What I love about working in a core facility is that every day I learn new things. The scientific community in Uruguay is relatively small, so it’s relatively easy to know one another and what other people are doing in terms of research. All these years of experience have allowed me to network with multiple researchers, and link their work to the various projects and ideas. The knowledge and techniques are many times interchangeable. Sometimes I can suggest new ideas for the various projects due to linking these experiences from the various projects. I help users with sample preparation, imaging, image processing and I’m currently participating in various collaborations. At the same time I’m starting to work on my PhD project. It’s a busy time 🙂 Also, we are not so many in the Bioimaging Unit, so I have multiple responsibilities. I am very busy but very happy with the work I do!
Did you have many opportunities to interact with other Latin American groups, outside of Uruguay?
Within Uruguay we have strong collaborations, but with the rest of Latin America I haven’t had a lot of chances for collaborations. I believe though, that the formation of Latin American Bioimaging is aiming to change this and foster these international collaborations in the region. But this is only starting – I think it is very promising. I think this will be good also to get know-how from how different facilities work in the different countries. For instance, I know that in Argentina they have a very well organized network for resource availability that allows them to a) know which microscopes are available in the country across different institutions, and b) be able to book them and use them as required. We still don’t have such a system. It would be great if such a system existed across countries in the Latin American region. Within Uruguay I feel it’s a small country and this facilitates interactions. Many important institutes are centralized in Montevideo, and particularly in a specific road called Avenida Italia – so we are all relatively nearby. Everything is within a 10-40 minute reach. We can come with samples by car or bus to the different institutes.
Have you ever faced any specific challenges as a Uruguayan researcher, working abroad?
Unfortunately, what I feel is missing for imaging technicians, is precisely opportunities to train abroad. There is relatively little funding, and almost no choices if you’re not a student. We are sort of outsiders. Nowadays there is a little bit more of inclusion. Perhaps in the future I have access to more opportunities – also now as a PhD student. But this is something common for microscopy technicians.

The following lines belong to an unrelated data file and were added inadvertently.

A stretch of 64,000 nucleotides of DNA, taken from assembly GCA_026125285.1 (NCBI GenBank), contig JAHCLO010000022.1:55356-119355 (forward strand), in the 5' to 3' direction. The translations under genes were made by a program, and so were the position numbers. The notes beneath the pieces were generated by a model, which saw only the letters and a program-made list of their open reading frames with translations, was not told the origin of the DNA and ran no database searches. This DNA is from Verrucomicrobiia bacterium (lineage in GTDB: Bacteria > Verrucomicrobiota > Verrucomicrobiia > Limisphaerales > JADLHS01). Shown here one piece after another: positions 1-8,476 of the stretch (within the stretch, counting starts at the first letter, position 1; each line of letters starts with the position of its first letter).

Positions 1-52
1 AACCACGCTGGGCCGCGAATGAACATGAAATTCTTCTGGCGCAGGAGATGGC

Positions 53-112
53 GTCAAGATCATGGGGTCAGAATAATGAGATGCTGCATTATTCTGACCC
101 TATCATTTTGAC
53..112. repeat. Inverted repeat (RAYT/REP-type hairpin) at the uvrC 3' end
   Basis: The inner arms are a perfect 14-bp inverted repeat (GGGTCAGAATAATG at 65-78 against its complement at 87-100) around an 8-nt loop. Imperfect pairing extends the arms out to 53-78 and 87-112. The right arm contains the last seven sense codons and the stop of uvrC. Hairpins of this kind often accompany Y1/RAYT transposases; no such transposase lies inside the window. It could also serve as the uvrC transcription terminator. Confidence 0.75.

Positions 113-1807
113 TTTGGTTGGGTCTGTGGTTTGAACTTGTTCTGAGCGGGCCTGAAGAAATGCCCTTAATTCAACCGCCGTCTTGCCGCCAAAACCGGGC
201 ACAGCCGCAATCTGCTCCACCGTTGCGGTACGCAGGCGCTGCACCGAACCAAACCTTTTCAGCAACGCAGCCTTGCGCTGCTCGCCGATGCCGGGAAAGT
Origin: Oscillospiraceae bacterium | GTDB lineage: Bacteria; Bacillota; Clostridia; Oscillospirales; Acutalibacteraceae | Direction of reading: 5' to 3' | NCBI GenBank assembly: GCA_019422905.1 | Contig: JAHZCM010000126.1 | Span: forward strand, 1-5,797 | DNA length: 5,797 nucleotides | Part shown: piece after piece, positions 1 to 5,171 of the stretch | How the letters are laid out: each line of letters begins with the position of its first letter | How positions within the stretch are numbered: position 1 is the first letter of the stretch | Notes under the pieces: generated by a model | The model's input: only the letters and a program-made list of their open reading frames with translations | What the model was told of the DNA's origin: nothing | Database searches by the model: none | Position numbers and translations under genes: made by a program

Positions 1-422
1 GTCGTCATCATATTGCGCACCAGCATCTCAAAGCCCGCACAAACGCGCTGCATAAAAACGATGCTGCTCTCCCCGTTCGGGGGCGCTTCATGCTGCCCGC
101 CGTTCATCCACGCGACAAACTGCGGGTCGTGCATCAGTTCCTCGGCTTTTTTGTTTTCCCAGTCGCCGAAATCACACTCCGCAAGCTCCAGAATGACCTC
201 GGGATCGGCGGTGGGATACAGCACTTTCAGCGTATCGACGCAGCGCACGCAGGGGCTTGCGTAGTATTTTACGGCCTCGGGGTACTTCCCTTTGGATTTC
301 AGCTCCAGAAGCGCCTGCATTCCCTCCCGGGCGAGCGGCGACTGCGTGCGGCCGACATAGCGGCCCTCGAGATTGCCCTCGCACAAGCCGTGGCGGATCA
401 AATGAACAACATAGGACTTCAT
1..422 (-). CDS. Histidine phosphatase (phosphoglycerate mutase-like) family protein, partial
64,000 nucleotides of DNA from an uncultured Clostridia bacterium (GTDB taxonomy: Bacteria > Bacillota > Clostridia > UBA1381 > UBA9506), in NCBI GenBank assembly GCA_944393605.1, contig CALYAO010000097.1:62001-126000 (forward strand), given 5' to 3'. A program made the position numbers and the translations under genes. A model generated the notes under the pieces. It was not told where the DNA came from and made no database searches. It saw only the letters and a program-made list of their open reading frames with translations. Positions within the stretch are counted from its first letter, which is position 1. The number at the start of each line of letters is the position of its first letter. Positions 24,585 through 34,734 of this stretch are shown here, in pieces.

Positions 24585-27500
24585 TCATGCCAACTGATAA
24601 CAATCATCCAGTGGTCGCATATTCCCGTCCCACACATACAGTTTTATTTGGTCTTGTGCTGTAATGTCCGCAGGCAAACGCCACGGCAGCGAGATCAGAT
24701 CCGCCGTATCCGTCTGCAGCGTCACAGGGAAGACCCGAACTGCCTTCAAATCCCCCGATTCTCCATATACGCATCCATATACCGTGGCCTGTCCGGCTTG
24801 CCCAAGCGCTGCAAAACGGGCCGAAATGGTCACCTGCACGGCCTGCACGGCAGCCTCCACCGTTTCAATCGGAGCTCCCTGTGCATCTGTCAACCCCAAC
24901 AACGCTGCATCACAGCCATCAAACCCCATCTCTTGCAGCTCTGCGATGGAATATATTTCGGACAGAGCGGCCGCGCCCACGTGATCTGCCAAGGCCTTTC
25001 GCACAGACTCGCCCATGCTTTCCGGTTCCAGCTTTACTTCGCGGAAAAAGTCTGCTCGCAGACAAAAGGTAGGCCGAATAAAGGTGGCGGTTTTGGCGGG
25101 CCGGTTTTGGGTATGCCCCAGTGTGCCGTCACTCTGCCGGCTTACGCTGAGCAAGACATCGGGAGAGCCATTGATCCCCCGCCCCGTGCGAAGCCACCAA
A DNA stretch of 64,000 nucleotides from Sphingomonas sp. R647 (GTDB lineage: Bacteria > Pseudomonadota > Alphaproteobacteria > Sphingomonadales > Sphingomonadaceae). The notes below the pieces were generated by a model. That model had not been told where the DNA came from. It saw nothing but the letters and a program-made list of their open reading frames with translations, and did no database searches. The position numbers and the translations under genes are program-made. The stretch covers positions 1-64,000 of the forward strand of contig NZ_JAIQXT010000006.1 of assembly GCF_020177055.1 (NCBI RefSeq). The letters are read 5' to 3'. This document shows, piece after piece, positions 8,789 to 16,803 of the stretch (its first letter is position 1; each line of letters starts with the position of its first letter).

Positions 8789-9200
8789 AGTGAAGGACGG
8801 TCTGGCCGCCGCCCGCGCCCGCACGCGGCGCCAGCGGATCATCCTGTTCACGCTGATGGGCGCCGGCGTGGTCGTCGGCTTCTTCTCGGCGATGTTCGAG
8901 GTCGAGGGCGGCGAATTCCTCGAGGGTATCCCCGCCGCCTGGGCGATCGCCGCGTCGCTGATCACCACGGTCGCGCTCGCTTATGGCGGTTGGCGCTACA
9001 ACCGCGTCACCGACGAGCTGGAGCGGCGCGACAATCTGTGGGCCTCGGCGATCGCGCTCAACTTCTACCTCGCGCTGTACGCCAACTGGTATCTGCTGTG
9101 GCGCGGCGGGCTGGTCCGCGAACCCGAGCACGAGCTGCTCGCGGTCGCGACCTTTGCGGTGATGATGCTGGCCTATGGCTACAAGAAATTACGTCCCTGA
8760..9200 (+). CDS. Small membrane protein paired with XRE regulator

You are currently a coordinator for a CZI imaging grant. Can you tell us a bit about your work respective to this?
Dr. Leonel Malacrida told me about the opportunities by CZI and encouraged me to apply to the grant. We just started now with the coordination of this project, but I am very excited about it: one of its proposals is to train educators, using multiple virtual technologies. We have bought new equipment for videoconferencing to be able to exponentially expand knowledge in microscopy across a vast number of communities through the technicians in core facilities.
Who are your scientific role models (both Uruguayan and foreign)?
Without a doubt, Leonel Malacrida. He has been a great leader – he is inclusive, and has given me many opportunities for growth as a scientist and as a member of the core facility. I really look up to him.
What is your opinion on gender balance in Uruguay, given current initiatives in the country to address this important issue. How has this impacted your career?
The Institut Pasteur de Montevideo recently had significant policies and activities to improve gender balance. The idea is that everyone having the same position should earn the same salary. Equally, they aim to balance the positions held, with one’s experience. For instance, the job I was doing was rendered as being superior to the position I held and so I got a promotion. Now there is a better perspective for both, scientists and technicians, to be able to grow within the institute. This was not always the case for technicians. We were being left behind/outside, and now we have better support and better opportunities for our future. Regarding my role in specific, I believe some women in Uruguay are members of Microscopy core facilities. But in the Advanced Bioimaging Unit at the Institut Pasteur we are 4 technicians and researchers, and I am the only woman.
I am also the mother of two young children – I feel that the plans for gender equity have been very beneficial for women who are mothers: they take into account career breaks due to maternity leave and parental duties.